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Lancaster: Burgess Bath bow bonus


Sam Burgess is poised to make his Bath debut

Sam Burgess is poised to make his Bath debut

Sam Burgess is poised to make his Bath debut

Sam Burgess' early Bath debut will be "a bonus" for his chances of making next year's World Cup squad, according to Stuart Lancaster.

Bath recruit Burgess is ready for his league debut against Harlequins on Friday night a month ahead of schedule after quickfire recovery from his shattered cheekbone.

The 25-year-old suffered his nasty cheek and eye-socket injury in the NRL Grand Final last month - his final game in league. He suffered the break inside a minute but stayed on and won the man of the match award as South Sydney won their first NRL title in 43 years.

Now just a month after arriving at Bath he has been named on the bench for Friday's Recreation Ground clash against Harlequins.

"It's a bonus that he's starting this early, but it's a long way to go before we start picking our World Cup squad," said Lancaster.

"It will come down to how he plays; the earlier he learns how to play the game, the more he can learn about it.

"Having worked in the north at Leeds we've had a lot of players come across from league. Some adapted very quickly and others took longer.

"I'm pleased, and I'll be watching: it will be fascinating to see how he goes.

"Obviously he's been passed fit and has learned the game pretty quickly.

"He's watched a lot of union so the next step is to have a crack. It's great that Bath have put him in there."

Burgess suffered his nasty facial injury in collision with fellow Brit James Graham in South Sydney's 30-6 NRL final victory over Canterbury Bulldogs on October 5, but refused to leave the field. He broke down in tears at the final whistle.

The England Rugby League star required surgery before he could kick-start his Bath career, but is now ready to take the union plunge.

Burgess has been the subject of a club-versus-country tussle ever since his big-money Bath move was announced, with Bath head coach Mike Ford adamant he will be best-deployed in the back-row in the long-run.

England boss Lancaster wants to see Burgess feature at inside centre, now the national side's problem position.

"A few areas (positions) have been thrown around," said Burgess.

"If I am quite honest, I don't know where I am best suited. Over time, I think that will become clear.

"Nothing is set in stone, and there is no pressure on myself from Mike (Bath head coach Mike Ford) to do anything. I am just going to get in there, knuckle down and do my best."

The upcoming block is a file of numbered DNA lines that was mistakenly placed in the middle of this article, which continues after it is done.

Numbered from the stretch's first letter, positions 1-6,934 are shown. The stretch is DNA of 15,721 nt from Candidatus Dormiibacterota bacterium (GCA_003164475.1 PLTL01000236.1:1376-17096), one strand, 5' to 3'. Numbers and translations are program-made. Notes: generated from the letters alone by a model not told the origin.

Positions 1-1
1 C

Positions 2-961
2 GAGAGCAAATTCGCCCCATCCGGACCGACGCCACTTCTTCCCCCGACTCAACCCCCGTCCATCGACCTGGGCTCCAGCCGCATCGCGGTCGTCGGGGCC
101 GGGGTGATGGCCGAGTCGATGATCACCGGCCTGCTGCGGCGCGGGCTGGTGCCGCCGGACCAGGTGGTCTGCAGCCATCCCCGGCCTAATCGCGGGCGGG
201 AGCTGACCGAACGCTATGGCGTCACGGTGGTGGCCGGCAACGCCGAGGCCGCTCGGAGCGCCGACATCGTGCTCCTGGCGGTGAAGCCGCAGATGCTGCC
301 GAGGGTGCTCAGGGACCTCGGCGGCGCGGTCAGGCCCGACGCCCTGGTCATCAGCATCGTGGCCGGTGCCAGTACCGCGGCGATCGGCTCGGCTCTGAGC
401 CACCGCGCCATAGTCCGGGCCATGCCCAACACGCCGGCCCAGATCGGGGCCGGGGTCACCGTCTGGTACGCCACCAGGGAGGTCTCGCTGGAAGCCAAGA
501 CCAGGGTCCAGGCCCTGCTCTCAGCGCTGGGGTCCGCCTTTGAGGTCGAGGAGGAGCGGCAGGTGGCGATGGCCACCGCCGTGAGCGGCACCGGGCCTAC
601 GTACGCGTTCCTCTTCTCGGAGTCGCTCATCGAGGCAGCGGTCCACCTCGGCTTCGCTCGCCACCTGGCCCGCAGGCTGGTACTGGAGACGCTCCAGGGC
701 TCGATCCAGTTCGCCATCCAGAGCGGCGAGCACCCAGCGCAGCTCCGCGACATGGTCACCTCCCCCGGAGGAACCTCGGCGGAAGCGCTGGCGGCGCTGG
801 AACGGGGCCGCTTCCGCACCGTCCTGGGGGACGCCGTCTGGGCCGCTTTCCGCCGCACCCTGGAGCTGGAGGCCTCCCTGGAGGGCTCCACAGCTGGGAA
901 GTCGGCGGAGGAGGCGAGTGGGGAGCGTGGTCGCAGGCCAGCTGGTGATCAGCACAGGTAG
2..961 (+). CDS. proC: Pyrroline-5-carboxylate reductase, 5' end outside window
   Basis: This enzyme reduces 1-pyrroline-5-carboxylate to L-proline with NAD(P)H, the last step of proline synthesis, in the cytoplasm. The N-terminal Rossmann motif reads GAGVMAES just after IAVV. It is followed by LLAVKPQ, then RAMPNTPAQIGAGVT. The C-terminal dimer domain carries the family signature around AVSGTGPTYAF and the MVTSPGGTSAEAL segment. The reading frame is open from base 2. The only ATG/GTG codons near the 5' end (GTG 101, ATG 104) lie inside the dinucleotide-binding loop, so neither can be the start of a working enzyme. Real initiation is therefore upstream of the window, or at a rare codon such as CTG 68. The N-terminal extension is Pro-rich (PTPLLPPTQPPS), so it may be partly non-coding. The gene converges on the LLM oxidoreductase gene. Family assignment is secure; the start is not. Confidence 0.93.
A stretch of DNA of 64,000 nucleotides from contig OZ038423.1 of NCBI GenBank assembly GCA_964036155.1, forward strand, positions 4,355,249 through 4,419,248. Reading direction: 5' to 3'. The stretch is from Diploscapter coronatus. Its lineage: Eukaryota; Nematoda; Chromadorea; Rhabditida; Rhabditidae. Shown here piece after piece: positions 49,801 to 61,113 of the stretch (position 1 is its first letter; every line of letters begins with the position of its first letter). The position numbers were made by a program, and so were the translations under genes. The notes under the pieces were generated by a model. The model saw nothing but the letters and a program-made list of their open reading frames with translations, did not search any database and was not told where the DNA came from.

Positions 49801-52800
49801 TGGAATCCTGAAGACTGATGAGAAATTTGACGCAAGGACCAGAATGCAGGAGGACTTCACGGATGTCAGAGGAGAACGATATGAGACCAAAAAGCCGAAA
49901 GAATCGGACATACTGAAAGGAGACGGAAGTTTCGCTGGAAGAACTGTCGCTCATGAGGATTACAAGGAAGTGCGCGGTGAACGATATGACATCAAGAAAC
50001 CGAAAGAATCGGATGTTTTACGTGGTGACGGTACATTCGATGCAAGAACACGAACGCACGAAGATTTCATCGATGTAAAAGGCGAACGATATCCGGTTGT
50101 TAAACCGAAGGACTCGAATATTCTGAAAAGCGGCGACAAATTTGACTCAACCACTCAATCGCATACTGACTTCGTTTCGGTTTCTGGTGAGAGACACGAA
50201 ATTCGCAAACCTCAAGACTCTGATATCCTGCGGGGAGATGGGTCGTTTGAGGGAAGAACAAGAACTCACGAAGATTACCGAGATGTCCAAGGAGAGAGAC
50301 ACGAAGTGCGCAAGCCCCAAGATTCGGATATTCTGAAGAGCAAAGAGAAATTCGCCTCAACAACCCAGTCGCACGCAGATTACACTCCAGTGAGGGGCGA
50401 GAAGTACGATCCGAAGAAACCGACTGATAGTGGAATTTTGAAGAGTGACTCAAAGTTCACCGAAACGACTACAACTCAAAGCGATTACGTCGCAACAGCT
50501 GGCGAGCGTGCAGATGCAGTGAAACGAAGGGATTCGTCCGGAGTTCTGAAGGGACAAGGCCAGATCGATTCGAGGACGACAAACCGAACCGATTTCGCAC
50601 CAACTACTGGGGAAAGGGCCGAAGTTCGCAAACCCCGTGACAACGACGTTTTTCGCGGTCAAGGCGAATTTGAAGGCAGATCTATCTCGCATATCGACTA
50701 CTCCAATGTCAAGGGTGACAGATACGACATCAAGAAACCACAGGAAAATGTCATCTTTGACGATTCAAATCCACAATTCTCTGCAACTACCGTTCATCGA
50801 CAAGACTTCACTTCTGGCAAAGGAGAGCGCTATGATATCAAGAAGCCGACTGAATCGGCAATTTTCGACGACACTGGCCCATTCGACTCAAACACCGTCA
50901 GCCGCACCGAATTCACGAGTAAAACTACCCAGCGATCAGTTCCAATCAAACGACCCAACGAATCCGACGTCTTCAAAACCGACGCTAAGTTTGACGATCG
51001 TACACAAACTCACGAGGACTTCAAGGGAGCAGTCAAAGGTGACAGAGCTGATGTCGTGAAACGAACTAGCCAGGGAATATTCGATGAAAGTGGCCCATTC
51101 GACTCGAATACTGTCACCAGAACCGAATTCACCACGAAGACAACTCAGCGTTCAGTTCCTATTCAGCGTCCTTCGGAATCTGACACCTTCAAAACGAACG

Harlequins have pitched discarded England scrum-half Danny Care back into action at scrum-half, after the 27-year-old was released from Test duties on Monday.

Rugby director Conor O'Shea has challenged Quins to hit back from last weekend's frustrating 16-12 home defeat to Sale Sharks, making three changes to his starting line-up.

"We have pulled off extremely difficult away victories at Wasps and Gloucester in the last six weeks, so to go from that to the weekend loss was hugely tough to take," said O'Shea.

"It's a vital month ahead, with back-to-back European games against Leinster next: we can't afford to lose focus again."

Bath are sticking true to their word of starting Burgess in midfield, as he will cover the centres for the visit of Harlequins, but Ford still harbours hopes of a fruitful future as a loose-forward for his star recruit.

Burgess himself has played down a quick assimilation into Lancaster's England squad in time for next year's World Cup, admitting he must learn the game before dreaming of a Test call.

The England boss will keep a close eye on Bath's new arrival however, and Burgess' devastating line-breaking abilities ensure he retains every chance of featuring in next year's Six Nations.

"It (England selection) is something I have no control over," said Burgess.

"There are always going to be outside influences that have their opinion. That's part of the game, part of the sport and part of the challenge to ignore what is going on.

"In rugby league in Australia you are scrutinised in fine detail, so I have learnt a lot in five years over there. Hopefully, I can bring that here with me into my new career at Bath.

"Sometimes the greatest challenge of all is beating the outside noise, and once you find the key to that then it is quite easy."